Passive-Aggressive Hugs And Kisses

In our German Village neighborhood, most residents tend to be very protective of our streets and sidewalks.  We also recognize, however, that come trash day it’s not uncommon for scavengers to drive up and down the streets, looking for the possibility that one person’s trash could become another person’s treasure.  A large discarded item often is plucked before the garbage guys swing by.

But what if large items are so ugly or smelly that even scavengers won’t touch them — and they’re not within the guidelines defining appropriate refuse to be collected on the standard pick-up days?  What’s a resident who cares about appearances to do then?

After this unappealing, overstuffed floral print chair and mirror appeared on the sidewalk and then stayed there, like a pimple on the smooth brick skin of Third Street, one resident decided to go down the passive-aggressive note route.  First one hand-lettered note — the one asking to “please make them not be here anymore” — appeared.  Then, when the floral monstrosity remained for a day or two more, the second one popped up . . . just in case the offender needed to know the proper method for disposing of the overstuffed horror.  And does the handwriting indicate it’s one note-leaver, or two?  The use of lower case in the newer note makes me wonder.

When I take my walk this morning, I’ll be eager to see whether the unsightly chair and mirror are still there — and, if so, whether a new, perhaps more pointed, note has sprouted on the rear of the mirror.  We’ve seen the passive-aggressive “please” and “thx,” and the even more ironic “XO” hugs and kisses.  What’s next?  A passive-aggressive smiley face?

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Dog Signage

German Village seems to be a very dog-friendly place.  Most of the people you see walking around have a dog, and I’d guess that dogs outnumber cats by about 10 to 1, if not more.

IMG_0828But then there’s that unfortunate but inevitable biological byproduct that dogs tend to leave behind. And if you don’t own a dog, and you’ve got a nice little flower bed between the sidewalk and the street that you’d like to cultivate, and the dog owners walking by aren’t living up to their end of the dog owner’s social compact with the rest of humanity, you might just get fed up about the whole issue.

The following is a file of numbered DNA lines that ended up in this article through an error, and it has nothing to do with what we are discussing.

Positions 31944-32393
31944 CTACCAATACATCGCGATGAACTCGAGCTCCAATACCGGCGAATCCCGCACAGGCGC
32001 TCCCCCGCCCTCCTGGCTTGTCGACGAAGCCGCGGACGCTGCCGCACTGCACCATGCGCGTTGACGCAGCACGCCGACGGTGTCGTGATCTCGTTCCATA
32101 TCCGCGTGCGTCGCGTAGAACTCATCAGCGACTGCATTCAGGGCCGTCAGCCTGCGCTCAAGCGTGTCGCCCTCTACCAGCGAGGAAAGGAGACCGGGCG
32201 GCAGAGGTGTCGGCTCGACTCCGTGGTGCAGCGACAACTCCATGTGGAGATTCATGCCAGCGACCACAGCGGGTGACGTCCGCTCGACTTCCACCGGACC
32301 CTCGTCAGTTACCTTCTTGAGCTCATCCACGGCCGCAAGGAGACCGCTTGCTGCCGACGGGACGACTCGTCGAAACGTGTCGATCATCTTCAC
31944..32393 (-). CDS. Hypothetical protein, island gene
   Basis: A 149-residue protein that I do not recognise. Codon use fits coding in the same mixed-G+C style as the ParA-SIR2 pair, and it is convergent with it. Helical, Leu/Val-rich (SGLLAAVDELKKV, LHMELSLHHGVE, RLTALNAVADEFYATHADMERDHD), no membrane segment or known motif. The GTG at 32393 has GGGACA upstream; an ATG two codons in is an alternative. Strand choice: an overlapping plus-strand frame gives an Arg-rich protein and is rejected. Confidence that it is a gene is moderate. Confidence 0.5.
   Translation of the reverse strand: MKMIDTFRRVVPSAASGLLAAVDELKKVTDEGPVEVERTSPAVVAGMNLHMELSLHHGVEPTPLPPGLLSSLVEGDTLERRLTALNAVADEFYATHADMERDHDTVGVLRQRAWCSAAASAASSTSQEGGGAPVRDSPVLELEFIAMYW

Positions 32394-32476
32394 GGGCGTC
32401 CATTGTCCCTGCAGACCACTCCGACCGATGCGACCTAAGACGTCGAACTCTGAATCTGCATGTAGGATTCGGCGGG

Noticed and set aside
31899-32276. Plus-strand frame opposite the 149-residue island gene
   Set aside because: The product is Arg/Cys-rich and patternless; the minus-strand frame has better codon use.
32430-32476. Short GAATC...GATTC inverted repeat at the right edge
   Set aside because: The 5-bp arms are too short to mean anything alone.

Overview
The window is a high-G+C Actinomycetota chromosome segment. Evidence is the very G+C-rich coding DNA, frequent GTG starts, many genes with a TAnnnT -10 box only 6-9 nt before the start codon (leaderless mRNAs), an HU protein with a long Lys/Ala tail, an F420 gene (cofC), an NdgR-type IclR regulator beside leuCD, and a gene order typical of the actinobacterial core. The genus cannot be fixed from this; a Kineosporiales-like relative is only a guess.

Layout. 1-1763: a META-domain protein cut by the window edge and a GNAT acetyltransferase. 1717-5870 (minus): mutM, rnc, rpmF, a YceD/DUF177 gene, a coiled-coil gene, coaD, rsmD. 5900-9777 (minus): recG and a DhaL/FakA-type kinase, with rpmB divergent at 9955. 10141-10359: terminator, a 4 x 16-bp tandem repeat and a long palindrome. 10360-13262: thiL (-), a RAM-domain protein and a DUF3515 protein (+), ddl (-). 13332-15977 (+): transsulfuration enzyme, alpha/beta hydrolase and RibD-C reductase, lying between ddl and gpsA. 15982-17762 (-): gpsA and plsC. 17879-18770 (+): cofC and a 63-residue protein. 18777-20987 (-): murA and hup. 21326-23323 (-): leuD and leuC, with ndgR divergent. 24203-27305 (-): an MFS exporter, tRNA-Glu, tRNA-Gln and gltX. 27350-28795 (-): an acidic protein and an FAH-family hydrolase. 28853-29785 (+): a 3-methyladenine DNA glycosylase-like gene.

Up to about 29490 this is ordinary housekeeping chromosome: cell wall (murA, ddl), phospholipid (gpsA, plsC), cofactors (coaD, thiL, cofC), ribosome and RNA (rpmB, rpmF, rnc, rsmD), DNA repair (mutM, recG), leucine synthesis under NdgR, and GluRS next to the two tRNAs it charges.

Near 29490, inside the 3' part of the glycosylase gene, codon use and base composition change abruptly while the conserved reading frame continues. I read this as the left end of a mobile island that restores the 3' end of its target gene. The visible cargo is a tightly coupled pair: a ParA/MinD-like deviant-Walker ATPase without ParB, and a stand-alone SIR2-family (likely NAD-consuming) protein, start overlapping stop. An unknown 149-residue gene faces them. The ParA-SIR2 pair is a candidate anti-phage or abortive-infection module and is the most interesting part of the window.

And when that happens, a passive-aggressive sign is bound to be the result.  I particularly liked this one, with its neat penciled lettering on lined school notebook paper and all-weather plastic sheathing.  Proper punctuation and grammar, too, as well as kid-sensitive use of an acceptable alternative to more vulgar terminology.  It obviously wasn’t written in the heat of fury, but rather as a matter of deep resignation and indignation, after one too many discoveries of an unpleasant surprise.  The heartfelt “it’s disgusting” at the end is a particularly nice touch.

And it worked, too.  We always pick up after Kasey, but once I saw that sign I decided that discretion dictated steering Kasey away from even snuffling contact with that particular patch of ground to more neutral territory.

The Office Microwave Smell Zone

Yesterday I was walking down the office hall at about 11:30 when I encountered a sphere of odor so pungent it had an almost physical impact.  It had the kind of potency that made me think “Whoa!” and quicken my step to get away as quickly as possible.

Yes, I was passing the office microwave.  There’s a reason why, on virtually every floor in our firm, the office closest to the microwave is vacant.  Unless you’ve experienced a tragic childhood accident that cost you your sense of smell, you’re going to get away from the zone of noxiousness at the earliest possible opportunity.